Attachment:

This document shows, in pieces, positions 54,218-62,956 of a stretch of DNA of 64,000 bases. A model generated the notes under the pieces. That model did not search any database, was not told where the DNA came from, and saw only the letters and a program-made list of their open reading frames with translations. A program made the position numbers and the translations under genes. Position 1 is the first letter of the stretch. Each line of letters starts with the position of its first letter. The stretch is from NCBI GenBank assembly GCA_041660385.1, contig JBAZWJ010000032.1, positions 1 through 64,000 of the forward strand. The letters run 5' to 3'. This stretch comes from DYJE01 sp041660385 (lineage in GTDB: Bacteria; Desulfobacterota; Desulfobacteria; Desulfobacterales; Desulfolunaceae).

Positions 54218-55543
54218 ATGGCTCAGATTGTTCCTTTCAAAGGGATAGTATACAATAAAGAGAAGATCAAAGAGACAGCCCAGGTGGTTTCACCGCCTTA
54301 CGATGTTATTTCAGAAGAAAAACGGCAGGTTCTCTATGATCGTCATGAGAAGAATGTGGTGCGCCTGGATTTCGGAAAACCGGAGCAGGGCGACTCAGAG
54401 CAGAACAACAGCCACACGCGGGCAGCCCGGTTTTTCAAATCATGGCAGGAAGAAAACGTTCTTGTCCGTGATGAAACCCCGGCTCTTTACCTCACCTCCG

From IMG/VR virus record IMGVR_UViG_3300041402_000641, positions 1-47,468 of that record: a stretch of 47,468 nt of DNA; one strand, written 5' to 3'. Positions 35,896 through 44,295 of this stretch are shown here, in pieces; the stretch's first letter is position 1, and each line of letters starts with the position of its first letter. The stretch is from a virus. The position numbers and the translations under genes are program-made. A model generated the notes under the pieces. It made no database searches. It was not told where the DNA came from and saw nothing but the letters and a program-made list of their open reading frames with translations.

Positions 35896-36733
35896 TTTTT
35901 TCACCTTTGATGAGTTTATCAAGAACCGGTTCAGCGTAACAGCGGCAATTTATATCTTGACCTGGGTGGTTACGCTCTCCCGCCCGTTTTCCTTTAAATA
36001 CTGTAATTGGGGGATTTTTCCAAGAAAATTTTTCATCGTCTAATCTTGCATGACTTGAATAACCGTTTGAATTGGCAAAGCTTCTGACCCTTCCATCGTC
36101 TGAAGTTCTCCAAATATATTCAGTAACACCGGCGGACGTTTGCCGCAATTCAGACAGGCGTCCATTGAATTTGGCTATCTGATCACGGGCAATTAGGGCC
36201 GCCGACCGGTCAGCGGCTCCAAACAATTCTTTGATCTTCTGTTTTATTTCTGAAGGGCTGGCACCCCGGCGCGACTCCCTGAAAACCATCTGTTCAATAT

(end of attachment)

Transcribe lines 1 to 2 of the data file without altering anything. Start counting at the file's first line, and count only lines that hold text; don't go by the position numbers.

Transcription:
This document shows, in pieces, positions 54,218-62,956 of a stretch of DNA of 64,000 bases. A model generated the notes under the pieces. That model did not search any database, was not told where the DNA came from, and saw only the letters and a program-made list of their open reading frames with translations. A program made the position numbers and the translations under genes. Position 1 is the first letter of the stretch. Each line of letters starts with the position of its first letter. The stretch is from NCBI GenBank assembly GCA_041660385.1, contig JBAZWJ010000032.1, positions 1 through 64,000 of the forward strand. The letters run 5' to 3'. This stretch comes from DYJE01 sp041660385 (lineage in GTDB: Bacteria; Desulfobacterota; Desulfobacteria; Desulfobacterales; Desulfolunaceae).

Positions 54218-55543